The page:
Your Nutrition Guide

Regular exercise places great demands on the body. In order to achieve maximum performance, optimal energy and rapid recovery, the ideal training diet must be employed. The following points must be considered when planning your training diet:

  • Food is Fuel
  • Physical fitness does NOT presuppose nutritional health
  • Nutrition starts to bridge the gap between performance and ability

Training Diet

Enjoy a wide variety of nutritional foods. You should eat food from the following food groups every day:

  • Breads and cereals
  • Fruit and vegetables
  • Meat and protein
  • Milk and dairy foods


Aim for high levels of carbohydrates. Carbohydrates:





Multigrain bread

White and wholemeal bread



Apples, peaches, plums

Processed plain cereals eg. WeetBix

Dates, figs





Lucozade/Sports Drinks

Jelly Beans


  • Are the primary energy source for exercise
  • Are easily digestible
  • Rapidly replenish muscle and liver glycogen stores
  • Improve endurance, recovery and concentration
  • Are important for good nutrition and long term health (low in fat, cholesterol free, vitamin rich)

All carbohydrates break down into simple sugars. A little of this sugar is rapidly available as blood sugar; the rest is sent to the liver and converted to glycogen. We store glycogen in our liver and muscles and then use it during training.

We must, therefore, eat enough carbohydrates each day to replace those used during training. 60% – 70% of the meal in front of you should consist of carbohydrate foods. If we do not eat enough carbohydrate each day we eventually use up our entire store (similar to petrol in a car). Consequently, we are not able to train as well as usual and feel constantly tired.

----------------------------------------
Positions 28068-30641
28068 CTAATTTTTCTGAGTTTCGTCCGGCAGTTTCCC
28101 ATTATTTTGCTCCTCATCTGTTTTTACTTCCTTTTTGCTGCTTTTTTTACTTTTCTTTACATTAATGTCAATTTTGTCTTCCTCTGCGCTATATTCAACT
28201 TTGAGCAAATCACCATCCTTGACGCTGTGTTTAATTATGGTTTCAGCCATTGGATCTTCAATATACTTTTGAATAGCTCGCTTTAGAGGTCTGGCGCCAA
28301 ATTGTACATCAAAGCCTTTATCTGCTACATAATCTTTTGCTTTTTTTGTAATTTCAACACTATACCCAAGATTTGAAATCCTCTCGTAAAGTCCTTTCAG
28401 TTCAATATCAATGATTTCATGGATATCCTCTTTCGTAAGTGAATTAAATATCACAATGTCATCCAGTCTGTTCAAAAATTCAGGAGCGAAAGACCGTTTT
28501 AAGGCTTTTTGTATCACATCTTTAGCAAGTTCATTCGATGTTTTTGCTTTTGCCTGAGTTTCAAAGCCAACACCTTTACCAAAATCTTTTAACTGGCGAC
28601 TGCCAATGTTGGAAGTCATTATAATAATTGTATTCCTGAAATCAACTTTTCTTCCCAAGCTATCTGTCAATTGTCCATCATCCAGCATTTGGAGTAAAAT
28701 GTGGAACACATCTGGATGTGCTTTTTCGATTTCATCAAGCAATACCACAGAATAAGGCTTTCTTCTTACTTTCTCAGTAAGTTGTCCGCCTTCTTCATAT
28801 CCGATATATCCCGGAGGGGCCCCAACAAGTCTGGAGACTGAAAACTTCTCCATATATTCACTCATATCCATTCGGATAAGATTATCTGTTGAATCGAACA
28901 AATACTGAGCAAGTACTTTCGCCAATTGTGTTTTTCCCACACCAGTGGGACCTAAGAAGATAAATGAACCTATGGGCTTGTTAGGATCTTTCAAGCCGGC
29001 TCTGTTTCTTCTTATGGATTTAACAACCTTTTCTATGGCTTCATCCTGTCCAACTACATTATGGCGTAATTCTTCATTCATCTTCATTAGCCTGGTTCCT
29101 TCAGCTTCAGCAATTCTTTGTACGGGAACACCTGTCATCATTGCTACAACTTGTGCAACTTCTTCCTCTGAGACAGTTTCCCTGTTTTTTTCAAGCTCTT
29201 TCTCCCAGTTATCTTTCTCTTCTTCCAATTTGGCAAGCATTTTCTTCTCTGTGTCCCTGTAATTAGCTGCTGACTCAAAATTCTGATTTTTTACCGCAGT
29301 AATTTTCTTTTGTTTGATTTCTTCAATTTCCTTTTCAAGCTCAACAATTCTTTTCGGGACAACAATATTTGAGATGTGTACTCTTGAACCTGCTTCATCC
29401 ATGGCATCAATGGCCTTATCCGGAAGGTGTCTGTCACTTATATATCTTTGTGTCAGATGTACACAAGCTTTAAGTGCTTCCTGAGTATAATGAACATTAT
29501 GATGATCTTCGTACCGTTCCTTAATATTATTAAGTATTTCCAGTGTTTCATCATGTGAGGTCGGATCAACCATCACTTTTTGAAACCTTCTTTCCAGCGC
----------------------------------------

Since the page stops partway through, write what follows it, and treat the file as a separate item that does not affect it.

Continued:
The body stores muscle glycogen which is generally only adequate for 90 minutes of hard exercise. After this time your levels of glycogen will fall rapidly and your performance will be affected. Therefore, you can either slow down or you need to top up your blood glucose levels as you exercise, with glucose polymer sports drinks and easily digestible carbohydrate snacks. Sports drinks provide instant energy as blood sugar, they can improve endurance when taken during exercise.

Traditional Classification of Carbohydrates

  • Simple (sugars and fruits, etc)
  • Complex (breads and cereals)

Classification System – Glycaemic Index (G.I.)

The Glycaemic Index is the method of assessing and classifying the blood glucose response of foods containing carbohydrates. High G.I. foods cause blood sugar levels to rise quickly after eating, so are ideal for recovery and during exercise. Low G.I. foods are better for endurance and sustained energy. Low G.I. foods should be taken before long periods of exertion, and High G.I. foods during long work-outs and for recovery.



4 slices

Pasta (cooked)

1 1/4 cups


4 biscuits


3 average


2 medium


3 average

Fruit Roll-up bars

2 1/2

Muesli Bars

2 1/2

Mars Bars

2 1/2

Power Bars

2 1/2

Orange Juice

600 mls


850 mls


Protein should be eaten several times a day. Protein is required for tissue growth, repair and maintenance. However, if not used for energy any extra protein in your diet will be converted to fat.